The street-sharing pilot program does not fly with representatives of western companies
It didn’t take long for Paul Klitzkie, Managing Director of Nature’s Perspective Landscaping, to see that the City’s shared streets pilot program for the entire length of Greenleaf Street did not fit well with the narrow strip of the city. street where his and other businesses are located.
City officials kicked off the project on July 19 to allow pedestrians, cyclists and drivers to safely share the entire length of Greenleaf Street from McDaniel Avenue to Lake Shore Boulevard, announcing in their original release : “This shared streets pilot project discourages through traffic on Greenleaf Street, providing all modes of transportation the ability to share access to and from commercial and residential areas of Evanston.
Klitzkie, a representative for the West End business district, which is made up of a number of businesses clustered along the 2000 block of Greenleaf Street, said he was all for the city to provide opportunities for more leisure, as the press release points out.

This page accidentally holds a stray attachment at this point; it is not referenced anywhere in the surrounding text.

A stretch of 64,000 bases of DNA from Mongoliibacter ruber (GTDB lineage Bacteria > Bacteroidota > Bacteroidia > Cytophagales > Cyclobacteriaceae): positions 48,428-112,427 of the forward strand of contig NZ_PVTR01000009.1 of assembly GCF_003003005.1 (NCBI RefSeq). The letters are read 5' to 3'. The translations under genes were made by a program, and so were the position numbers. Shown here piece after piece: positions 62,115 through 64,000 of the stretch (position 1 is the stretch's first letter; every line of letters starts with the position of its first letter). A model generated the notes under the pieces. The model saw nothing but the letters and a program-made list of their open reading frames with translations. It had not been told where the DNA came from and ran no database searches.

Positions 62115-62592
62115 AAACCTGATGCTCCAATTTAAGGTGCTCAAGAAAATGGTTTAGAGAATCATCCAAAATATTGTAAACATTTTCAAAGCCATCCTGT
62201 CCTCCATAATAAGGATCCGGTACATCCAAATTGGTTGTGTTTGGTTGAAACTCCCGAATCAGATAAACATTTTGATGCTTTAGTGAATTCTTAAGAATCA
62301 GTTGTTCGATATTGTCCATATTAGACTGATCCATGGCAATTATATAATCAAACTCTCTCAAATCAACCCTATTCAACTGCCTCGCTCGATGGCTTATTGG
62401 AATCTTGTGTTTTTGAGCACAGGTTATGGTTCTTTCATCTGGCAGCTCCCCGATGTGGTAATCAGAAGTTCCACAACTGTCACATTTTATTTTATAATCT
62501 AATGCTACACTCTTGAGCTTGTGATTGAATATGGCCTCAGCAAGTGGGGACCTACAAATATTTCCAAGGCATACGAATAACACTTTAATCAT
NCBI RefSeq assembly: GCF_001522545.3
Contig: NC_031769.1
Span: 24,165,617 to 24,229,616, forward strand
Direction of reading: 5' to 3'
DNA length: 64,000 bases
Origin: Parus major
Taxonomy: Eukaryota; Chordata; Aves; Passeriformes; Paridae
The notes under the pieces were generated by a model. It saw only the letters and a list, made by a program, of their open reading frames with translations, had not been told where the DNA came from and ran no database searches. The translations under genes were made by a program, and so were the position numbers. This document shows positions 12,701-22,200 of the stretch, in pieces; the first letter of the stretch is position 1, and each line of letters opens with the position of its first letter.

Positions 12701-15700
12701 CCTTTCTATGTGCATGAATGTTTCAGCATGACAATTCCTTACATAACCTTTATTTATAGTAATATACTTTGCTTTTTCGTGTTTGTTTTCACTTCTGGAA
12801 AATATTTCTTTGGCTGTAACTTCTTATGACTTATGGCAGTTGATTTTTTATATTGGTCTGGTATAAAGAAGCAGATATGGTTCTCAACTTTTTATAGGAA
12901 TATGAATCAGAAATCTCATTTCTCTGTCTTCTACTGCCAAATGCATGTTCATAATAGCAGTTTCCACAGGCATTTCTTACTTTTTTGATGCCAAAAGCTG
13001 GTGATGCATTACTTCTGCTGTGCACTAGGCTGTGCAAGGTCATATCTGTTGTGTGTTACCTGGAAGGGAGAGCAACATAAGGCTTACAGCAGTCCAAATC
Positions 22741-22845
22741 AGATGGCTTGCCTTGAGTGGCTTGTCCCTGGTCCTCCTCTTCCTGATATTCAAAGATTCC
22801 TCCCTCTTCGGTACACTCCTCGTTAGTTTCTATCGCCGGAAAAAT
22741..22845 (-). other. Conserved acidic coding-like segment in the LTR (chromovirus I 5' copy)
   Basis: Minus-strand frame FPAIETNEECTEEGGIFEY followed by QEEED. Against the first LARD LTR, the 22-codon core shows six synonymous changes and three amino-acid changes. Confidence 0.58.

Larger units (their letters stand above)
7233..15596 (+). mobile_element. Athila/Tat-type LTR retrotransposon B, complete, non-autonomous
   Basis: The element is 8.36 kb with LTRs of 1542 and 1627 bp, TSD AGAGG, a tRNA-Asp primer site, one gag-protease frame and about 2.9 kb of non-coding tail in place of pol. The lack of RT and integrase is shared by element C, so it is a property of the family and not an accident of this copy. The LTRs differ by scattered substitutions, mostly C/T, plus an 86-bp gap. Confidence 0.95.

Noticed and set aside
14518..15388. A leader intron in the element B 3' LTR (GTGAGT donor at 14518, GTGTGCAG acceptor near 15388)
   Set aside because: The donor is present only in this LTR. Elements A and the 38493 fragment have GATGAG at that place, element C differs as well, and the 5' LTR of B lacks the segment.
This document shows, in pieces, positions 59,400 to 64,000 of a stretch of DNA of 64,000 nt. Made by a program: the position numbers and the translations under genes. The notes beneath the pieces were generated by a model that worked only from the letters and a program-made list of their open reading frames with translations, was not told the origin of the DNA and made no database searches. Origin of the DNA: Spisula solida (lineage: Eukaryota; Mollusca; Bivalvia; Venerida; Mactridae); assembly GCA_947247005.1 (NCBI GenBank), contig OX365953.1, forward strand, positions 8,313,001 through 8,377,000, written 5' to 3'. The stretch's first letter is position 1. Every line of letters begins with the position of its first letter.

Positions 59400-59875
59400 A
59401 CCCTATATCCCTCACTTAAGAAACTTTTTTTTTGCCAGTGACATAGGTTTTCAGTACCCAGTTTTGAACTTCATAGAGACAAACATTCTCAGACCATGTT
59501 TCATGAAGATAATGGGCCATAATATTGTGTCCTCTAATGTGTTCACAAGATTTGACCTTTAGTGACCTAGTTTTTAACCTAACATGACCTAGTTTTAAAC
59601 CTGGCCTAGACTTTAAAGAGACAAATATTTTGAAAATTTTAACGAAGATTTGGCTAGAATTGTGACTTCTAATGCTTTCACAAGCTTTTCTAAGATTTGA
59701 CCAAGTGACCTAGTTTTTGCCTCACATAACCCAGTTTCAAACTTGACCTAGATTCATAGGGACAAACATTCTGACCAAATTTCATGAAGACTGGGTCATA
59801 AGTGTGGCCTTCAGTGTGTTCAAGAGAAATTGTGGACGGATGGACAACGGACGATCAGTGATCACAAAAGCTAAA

However, “share it [the street] with semi-finals [semi-trailer trucks] and other big industrial deliveries, I don’t think that’s the best idea at the end of the day, ”he said.
He said the 72-foot semi-trailers make daily deliveries to his company as well as CE Niehoff, IRMCO, Pneufast and Lake Line Delivery, among others located on or just off the busy street.
City officials have made some changes in response to concerns raised by business owners, who have called a meeting to discuss their concerns. The changes included reducing the barricades to barrel size and moving them to the promenade, said Jessica Hyink, the city’s transportation and mobility coordinator.
Hyink herself stepped out to change a post on a sign that Klitzkie said was confusing at first, leading a truck driver to wonder if he could make deliveries on the street. With the changes, “from the City’s point of view, this is the most minimal treatment of the entire corridor,” she said.
She spoke in favor of including the west end of Greenleaf Street by the City in the pilot program. From past experience, officials knew that this section of the street was used by residents to and from Valli Produce, for example, or by students, making a cut on their way home from school, Hyink said. .
In addition, Greenleaf Street stands out as one of the few streets in the city to be fully connected east to west from the Metropolitan Water Reclamation District grounds to the lake., ” she said. The route also passes through Nichols School as well as the Main-Dempster Mile district.
With traffic lights at major intersections, “it’s easier for people to cycle, walk and use the street,” she said.
Truck deliveries are particularly problematic
Klitzkie said trucks making deliveries normally use Dempster Street, which is a truck route. “And generally what they’ve done historically is drive down Dodge and then turn onto Greenleaf Street. And this is usually the truck route, because it is the easiest way for them to pass.